The Thousand Day Rule
This one was penned by Dan at the Tropical MBA podcast. Of all the business theories mentioned here, this one is most clearly applicable to the digital publishing world and your income from it. While some entrepreneur guests have discovered some exceptions, it holds true for most people who are quitting a regular job and starting their own "lifestyle business" where they can work anywhere. In my opinion, it is an excellent rule of thumb for travel bloggers too, again with just a few exceptions who have been lucky enough or skilled enough to defy it.
The 1,000 Day Rule says that if you quit your regular salaried job and dive into an online business of some kind--which includes remote freelancing or a travel blog--it is going to take you roughly 1,000 days before you start making the kind of money you did before. It'll be about three years from when you launched before you have replaced your old salary with enough to pay the bills, probably a couple years more before you consistently exceed it.
So you're busting your butt in year one and year two without really seeing much success. You're not making much money. It feels like a tough slog to even earn a few hundred bucks. "This sucks!" many beginners say and they give up. They go back to the old life working for a boss so they can pick up their regular paycheck.
If you know this is how it's going to play out, however, it's much easier. If you don't expect to make thousands of dollars a month until 1,000 days out, there are several ways to ease the pain:
1) Downsize your life and make your savings last. You eat rice and beans, move in with your parents, and devote yourself full-time to the business, rarely going out for dinner or drinks.
2) You "extend the runway" by moving to one of the cheapest places to live in the world. Why do you think there are so many foreigners hanging out in Chiang Mai and Medellin? They're living cheap while they work through the tough part. See more on that option here.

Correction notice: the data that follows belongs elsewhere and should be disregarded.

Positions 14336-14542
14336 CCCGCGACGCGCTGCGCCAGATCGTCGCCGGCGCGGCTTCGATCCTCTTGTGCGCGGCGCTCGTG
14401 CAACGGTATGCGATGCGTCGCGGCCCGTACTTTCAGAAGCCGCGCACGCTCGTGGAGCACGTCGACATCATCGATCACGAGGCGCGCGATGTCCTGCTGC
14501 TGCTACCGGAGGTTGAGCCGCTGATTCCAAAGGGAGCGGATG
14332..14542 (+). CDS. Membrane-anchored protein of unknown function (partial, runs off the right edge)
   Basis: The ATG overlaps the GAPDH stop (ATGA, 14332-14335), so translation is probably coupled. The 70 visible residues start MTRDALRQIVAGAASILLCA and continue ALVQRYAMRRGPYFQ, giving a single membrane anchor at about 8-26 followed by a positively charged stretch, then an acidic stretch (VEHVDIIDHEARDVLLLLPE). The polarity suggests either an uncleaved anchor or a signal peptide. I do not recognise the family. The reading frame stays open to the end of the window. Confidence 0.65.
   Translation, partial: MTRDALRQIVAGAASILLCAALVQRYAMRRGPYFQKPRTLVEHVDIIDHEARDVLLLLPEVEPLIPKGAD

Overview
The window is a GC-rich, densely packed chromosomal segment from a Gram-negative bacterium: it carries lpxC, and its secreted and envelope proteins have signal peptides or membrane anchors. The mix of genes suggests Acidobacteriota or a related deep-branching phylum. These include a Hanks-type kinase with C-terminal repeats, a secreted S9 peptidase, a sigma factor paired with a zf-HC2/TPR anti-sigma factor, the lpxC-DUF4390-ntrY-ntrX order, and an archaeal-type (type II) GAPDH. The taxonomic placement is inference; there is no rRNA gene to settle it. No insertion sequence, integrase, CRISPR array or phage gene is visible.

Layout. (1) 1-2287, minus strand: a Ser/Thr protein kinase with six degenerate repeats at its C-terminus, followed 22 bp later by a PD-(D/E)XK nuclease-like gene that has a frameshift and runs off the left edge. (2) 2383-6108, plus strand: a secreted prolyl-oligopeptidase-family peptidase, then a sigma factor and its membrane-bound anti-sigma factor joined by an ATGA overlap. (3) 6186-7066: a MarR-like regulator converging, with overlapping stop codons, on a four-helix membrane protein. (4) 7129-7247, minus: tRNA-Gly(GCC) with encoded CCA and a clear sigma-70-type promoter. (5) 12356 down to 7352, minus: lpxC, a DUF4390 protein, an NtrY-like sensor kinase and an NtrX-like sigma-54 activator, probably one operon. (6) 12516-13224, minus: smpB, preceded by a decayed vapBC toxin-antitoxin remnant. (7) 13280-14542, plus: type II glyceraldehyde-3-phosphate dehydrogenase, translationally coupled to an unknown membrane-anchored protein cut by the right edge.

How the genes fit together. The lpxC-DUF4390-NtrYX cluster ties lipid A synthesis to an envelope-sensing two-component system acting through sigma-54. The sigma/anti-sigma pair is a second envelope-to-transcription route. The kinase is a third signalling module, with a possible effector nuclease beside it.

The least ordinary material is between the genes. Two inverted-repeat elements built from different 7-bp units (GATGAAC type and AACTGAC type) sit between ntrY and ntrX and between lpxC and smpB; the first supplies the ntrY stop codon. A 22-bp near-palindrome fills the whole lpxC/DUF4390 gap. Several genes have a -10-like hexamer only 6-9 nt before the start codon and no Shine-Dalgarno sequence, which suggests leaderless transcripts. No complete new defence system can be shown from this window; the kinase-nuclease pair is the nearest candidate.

3) Your business is a side hustle while you keep getting a paycheck. I have been self-employed for 13 years now and I can work anywhere around the world, but I was a part-time travel writer and author for many years before that. Once I had reached a point where I knew I could pay the bills with freelancing, book royalties, and my travel websites, I went all in. My 1,000 days (and more) were already behind me.
The Helsinki Bus Station Theory
The original version of the Helsinki Bus Station Theory was penned by Finnish-American photographer Arno Minkkinen, who was advising other photographers. This wrap-up from The Guardian shows how it can apply to other creative professions, however. We can all think of people who never seem to get any traction while flitting from one project to the next, always giving up when they don't see quick success.
Read the article for the full explanation on this business theory, but the basic idea is that buses leaving the Helsinki station all follow the same route for a while, then diverge along different routes. The longer you stay on, the more interesting it gets and the fewer people you are sharing the ride with. In the travel blogging world, the longer you stick with your niche and rise up, the fewer competitors you have on the bus. If you keep going back to the station and getting on a different bus though because you're bored, or impatient, or have shiny object syndrome problems, you're not going to really get anywhere. The answer is, stay on the f&[email protected] bus!
One side note on this though: you can ride different buses and run different businesses, but you normally need to do two things to accomplish that. First, start them sequentially, not together. Second, put some other people on those buses! Hire some help you can offload tasks to and stop being too cheap to succeed.
How about you? Have you applied some other rule for entrepreneurs to your own business? Tell me about it in the comments.
Tim is the author of Travel Writing 2.0 as well as several other successful books. His work has been recognized by SATW, NATJA, and the Solas Awards. He has contributed to more than 50 publications as a freelancer and is the editor of five websites and blogs, including the "Best online travel magazine" and the popular Cheapest Destinations Blog, established in 2003.